In general, two-stroke outboards offer significant advantages as jets over four-strokes. They tend to be lighter and have more torque, though the gap between the two is closing. A lighter outboard helps balance the craft better, keeping it more even on the drift (when fishing), whereas a stern-heavy boat is more likely to bump.

The addition hole-shot torque provided by a two-stroke is a big deal, getting you out of the shallows before the jet starts sucking up gravel, weeds, etc. Also, two-strokes often have a lower profile, giving the angler in the back on the boat more room. A big plus of the four-stroke is the added fuel economy, something that helps offset the comparative inefficiency of a jet drive. And you don't have to feed a four-stroke expensive oil like you do with oil-injected two-strokes.

Navigation Considerations

Any attempt to describe how to run shallow rivers is beyond the scope of this article, perhaps any article, since this is a classic example of experience being the best teacher. The trick is gaining that experience without cracking a hull or smacking the jet's intake foot. The following tips should help you accomplish that.

Start off by taking things slow. Take your maiden voyage on deeper water, where you don't have to worry about hitting shallow obstructions. Get a feel for the boat. Jets handle differently than prop-driven boats, particularly at low RPMs. You'll miss the "bite" of the propeller, especially during your first attempts to drive the boat back on the trailer.

Once you've gotten accustomed to the boat's feel, it's time to begin learning to navigate shallow water. If at all possible, learn new water by navigating upriver. It's easier to read water when you're looking "uphill."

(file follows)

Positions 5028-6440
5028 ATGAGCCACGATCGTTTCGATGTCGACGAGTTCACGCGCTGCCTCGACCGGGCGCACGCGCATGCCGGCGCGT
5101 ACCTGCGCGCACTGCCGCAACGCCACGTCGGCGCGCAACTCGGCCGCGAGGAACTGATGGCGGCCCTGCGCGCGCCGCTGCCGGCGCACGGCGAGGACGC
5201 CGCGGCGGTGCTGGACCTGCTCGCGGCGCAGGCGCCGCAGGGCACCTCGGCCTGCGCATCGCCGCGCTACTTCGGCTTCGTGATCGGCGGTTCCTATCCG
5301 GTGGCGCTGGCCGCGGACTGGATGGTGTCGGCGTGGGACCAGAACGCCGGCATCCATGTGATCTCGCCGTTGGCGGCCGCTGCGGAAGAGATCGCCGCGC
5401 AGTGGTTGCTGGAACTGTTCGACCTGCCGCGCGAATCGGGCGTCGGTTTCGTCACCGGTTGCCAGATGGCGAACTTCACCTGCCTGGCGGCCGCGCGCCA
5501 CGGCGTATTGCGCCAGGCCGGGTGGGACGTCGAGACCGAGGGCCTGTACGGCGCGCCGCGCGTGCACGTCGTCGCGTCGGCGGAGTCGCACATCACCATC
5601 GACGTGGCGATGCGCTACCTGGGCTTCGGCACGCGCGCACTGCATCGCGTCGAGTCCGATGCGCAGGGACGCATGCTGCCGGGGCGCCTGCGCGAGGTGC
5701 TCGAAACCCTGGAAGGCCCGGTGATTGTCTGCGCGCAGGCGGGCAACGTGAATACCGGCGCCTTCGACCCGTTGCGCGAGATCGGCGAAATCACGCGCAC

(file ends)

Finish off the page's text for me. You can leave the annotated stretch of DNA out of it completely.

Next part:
Jet Boat

The jet's intake hangs 1 to 2 inches below the boat's hull, providing the clearance needed to glide across the shallows.

Rivers have current and that current will reveal subsurface obstructions. Current flow over individual rocks will produce a boil. The boil will be downriver of the actual rock. Like a pothole in the road, you'll want to avoid running directly over the boil.

Riffles are formed when the slope of the river increases and the resulting faster flow encounters rocks. Bigger rocks, which are likely closer to the surface, tend to produce more "whitewater;" often the key to running these areas is in weaving between the bigger "waves." Every riffle area is different, though, and must be learned on an individual basis.

Often some of the shallowest spots in a river are immediately upriver of a riffle area. As a deep pool gradually tails-out before spilling into the riffle, conditions often get quite thin, especially if the river widens at that point. The shallowest water will often exhibit a ripple across the surface, caused by current flowing a mere couple of inches above gravel. Typically there's a "tongue" of slightly deeper water which shows itself as a "V," indicating the channel to take.

In hilly country there will often be a steep side to the valley, and a flatter "flood plain" side. The deeper channel is usually closer to the steeper side.

It's common when fishing a shallow river in a jet boat to drift downriver through potentially productive areas. If you can drift down through an area, you can run back up it, as the boat takes less water when on plane that it does when not under power.  In summer, when the water's typically at its lowest, be sure to wear some type of water shoe (or old sneakers) should you drift up on a rock or shoal. The same goes for your fishing buddy. Removing the passenger weight from the boat should allow it to float free, though you'll likely have to give it a boost.

Expect to have a few white-knuckle moments as you ride the river-running learning curve. The first couple times, when out of the corner of your eye you see shallow rocks whizzing by at 30 mph, you'll likely back off of plane, sink down and nudge a bottom you'd have otherwise missed. But soon you'll gain the confidence to shoot through these spots as you discover what your new fishing tool is capable of.